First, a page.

Bont-goch Circular from near Aberystwyth
Cambrian Mountains Walk
Region - Cambrian Mountains
County/Area - Ceredigion
Author - Donald Morton
Length - 4.5 miles / 7.3 km Ascent - 900 feet / 273 metres
Time - 3 hours 10 minutes Grade - easy/mod
|Ordnance Survey Landranger 136
|Anquet OS Landranger 136
Walk Route Description
Click image to visit gallery of 6 images.
The most direct way to Bont-goch from where the walk starts is to take the country lane which goes up to the right of the Black Lion and White Lion pubs on the village green in Tal-y-bont on the A487 between Aberystwyth to Machynlleth, keeping to the right at each junction. This is a picturesque ride (to be appreciated by passengers only since it is on a very narrow road) up the Afon Leri. An alternative route on wider roads is from the A4159 linking Bow Street, also on the A487, to the A44: go past the University of Wales Plant Breeding Centre, forking left in Penrhyn-coch and then turning right at a cross roads signed Bont-goch (Elerch). Once in Bont-goch turn up the lane, past the church, and, where the lane appears to terminate at a gate, park on the verge (room for two cars) to the left taking care to block neither the gate - the road actually continues after the gate - nor the private access drive also to the left (Grid ref. SN689868).
To start the walk, go through the gate which apparently ends the road and turn right up the bridleway. Follow the fence on the right climbing up between Afon Leri on the right and Nant Lwyd on the left. At the third gateway turn left down hill following the fence on the left. This goes down to Nant Lwyd, at this point a mere stream and easily crossed (even in the wet year of 2008). Once over, go through the gate and bear right to the next gate. Follow a bank of furze on the left and where this ends curve right and then left round a hill with a wireless mast. The track goes up to a gate and then descends before resuming the climb; this part of the walk can be full of water - the drainage channels which were cut some years back are becoming gradually less effective - but the deepest water can be avoided by walking above the track. Now follow the clear track to the saddle which is the highest point of the walk (Spot Height 395). The route at this point turns left but before you leave, detour over the saddle to enjoy the panorama looking over the empty landscape beyond Nant-y-moch and Llyn Craigpistyll. (There is also a rock providing a resting place for two.)
Returning over the saddle there is a view towards Cardigan Bay and the 1998 wind farm above Tal-y-bont and the return route, straight ahead. It is not a right of way but is shown as "a route with public access" on the OS Landranger and there are no barriers to its use; indeed its use seems to be expected since gates carry requests to close after passing through. From the saddle it can be seen clearly for some way descending before rounding a hill to disappear before descending further. A little way from the saddle an older track can be seen descending to the left to rejoin the newer track further down: the comparatively newer track is becoming rapidly eroded by water and it may well be that it will soon be sensible to revert to the older track. Where the track levels out before rounding the hill it can again be somewhat waterlogged, but again the water can be avoided by walking above the path. There are views to the right over Afon Cyneiniog. After passing a distant farmhouse on the left the path descends to a ford. There is a bridge, but since 2006 it has been festooned with duck tape to deter use: on inspection one of the plank supports appears rotted. The ford is at a confluence so by going slightly upstream the two tributaries can be crossed separately, hitherto quite easily. This was still true of the first even in 2008, the second in this very wet year was, despite some rudimentary stepping stones, more of a challenge: a walking pole was a help.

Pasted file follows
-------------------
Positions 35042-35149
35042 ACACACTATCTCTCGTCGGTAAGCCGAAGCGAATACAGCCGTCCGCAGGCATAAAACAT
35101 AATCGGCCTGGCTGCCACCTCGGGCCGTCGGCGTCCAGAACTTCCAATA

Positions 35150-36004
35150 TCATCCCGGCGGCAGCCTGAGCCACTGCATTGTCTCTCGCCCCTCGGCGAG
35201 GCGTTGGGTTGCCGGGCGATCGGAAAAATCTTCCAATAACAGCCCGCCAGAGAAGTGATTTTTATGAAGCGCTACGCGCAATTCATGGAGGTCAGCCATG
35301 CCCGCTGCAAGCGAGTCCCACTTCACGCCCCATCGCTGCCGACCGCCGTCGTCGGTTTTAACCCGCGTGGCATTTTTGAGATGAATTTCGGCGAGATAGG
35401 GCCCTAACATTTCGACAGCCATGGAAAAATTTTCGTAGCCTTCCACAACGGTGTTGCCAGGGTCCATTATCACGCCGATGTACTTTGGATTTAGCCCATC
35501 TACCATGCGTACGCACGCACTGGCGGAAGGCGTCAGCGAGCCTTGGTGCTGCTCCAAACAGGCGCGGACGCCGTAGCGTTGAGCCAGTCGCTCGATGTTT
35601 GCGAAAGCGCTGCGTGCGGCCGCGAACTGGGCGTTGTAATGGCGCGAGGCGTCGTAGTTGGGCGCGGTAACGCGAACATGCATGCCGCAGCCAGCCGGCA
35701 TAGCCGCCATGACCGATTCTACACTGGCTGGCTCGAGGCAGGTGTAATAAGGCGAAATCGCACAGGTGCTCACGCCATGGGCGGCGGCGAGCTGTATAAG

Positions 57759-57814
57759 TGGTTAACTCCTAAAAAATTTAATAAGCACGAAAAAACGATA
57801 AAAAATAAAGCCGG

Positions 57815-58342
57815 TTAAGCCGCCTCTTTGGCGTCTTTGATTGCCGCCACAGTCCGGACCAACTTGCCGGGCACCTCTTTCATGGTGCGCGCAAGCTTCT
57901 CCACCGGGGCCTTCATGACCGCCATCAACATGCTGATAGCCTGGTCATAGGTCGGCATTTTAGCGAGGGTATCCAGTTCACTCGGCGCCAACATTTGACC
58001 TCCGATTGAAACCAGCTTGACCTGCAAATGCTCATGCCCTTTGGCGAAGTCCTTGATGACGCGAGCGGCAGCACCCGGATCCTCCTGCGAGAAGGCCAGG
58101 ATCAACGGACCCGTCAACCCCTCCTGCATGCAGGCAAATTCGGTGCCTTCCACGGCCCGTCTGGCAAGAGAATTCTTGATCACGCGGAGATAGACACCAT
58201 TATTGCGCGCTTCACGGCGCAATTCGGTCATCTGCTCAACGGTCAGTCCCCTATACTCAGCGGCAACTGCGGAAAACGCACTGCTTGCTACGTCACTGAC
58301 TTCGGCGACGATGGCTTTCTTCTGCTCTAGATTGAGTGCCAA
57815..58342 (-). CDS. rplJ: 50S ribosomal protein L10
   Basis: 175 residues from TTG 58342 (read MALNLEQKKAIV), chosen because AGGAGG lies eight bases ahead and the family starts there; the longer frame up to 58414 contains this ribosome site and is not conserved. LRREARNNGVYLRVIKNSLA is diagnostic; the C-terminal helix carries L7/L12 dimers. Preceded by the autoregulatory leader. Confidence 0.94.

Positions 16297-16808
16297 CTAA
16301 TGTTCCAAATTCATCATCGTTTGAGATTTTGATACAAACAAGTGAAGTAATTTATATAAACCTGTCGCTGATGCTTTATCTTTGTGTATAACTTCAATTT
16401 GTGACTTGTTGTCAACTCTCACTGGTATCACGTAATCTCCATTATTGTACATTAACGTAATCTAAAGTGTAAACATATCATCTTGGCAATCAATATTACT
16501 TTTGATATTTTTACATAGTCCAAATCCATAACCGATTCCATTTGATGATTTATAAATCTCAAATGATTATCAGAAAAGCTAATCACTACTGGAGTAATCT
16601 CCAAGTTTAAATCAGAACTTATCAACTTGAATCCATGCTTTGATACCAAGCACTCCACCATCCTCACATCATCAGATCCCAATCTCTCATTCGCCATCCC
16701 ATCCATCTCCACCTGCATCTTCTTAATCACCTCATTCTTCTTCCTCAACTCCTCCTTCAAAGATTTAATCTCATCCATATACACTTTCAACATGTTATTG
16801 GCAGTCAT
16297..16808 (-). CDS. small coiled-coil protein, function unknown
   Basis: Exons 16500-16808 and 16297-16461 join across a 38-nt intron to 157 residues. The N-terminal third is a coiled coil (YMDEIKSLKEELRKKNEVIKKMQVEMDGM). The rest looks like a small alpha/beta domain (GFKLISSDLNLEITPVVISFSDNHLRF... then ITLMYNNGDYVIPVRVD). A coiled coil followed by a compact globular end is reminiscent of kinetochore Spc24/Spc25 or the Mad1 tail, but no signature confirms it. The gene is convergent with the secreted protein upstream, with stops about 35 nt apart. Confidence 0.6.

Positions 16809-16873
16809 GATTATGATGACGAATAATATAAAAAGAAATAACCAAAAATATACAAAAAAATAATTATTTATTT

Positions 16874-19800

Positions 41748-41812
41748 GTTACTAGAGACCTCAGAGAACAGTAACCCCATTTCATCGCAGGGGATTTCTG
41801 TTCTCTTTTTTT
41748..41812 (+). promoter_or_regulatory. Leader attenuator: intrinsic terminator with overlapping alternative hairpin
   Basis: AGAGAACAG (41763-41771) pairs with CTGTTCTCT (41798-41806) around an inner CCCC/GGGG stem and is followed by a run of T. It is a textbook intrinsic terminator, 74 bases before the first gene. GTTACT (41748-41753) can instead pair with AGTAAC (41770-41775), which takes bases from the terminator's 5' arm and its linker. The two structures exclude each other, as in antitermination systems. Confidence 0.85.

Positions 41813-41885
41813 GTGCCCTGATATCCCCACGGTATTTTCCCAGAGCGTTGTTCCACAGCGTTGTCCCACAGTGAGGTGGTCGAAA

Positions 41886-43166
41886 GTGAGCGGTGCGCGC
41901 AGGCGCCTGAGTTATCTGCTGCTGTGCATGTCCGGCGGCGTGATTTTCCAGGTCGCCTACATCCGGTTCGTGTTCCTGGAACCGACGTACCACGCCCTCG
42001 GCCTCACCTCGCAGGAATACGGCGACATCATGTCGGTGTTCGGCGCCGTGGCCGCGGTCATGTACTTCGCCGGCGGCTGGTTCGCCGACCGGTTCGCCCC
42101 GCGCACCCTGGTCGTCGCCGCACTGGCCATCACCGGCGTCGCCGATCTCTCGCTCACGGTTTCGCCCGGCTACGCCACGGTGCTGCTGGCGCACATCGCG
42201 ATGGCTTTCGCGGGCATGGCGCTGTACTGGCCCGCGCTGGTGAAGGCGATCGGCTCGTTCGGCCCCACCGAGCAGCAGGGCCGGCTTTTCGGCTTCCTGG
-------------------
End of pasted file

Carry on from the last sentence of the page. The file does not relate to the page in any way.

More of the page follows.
Once over the ford it is an easy walk following the track down to a road at the apex of a sharp bend. Turn left to walk back to the gate at the start of the walk- the lane is very quiet since it serves one dwelling and it does mean that if done as an evening walk the last ½ mile can be safely completed in the dusk.
Other walks nearby
|Craig-y-Pistyll, Cambrian Mountains
|Borth to Aberystwyth coast
|Plynlimon & Nant-y-Moch Reservoir
|Allt Wen & Wales Coast Path from Trefechan
|Happy Valley Circular
|Pen y Garn from near Devil's Bridge
|Tarrenhendre from Abergynolwyn
|Tarren y Gesail
Recommended Books & eBooks
The Wales Coast Path
A single guidebook to walking the whole Wales Coast Path - 1400km (870 miles) the length of Wales from Chester to Chepstow, including Anglesey, described in 57 stages. The route passes through the Snowdonia and Pembrokeshire National Parks and many AONBs and can be linked with the Offa's Dyke Path for a complete circuit of Wales.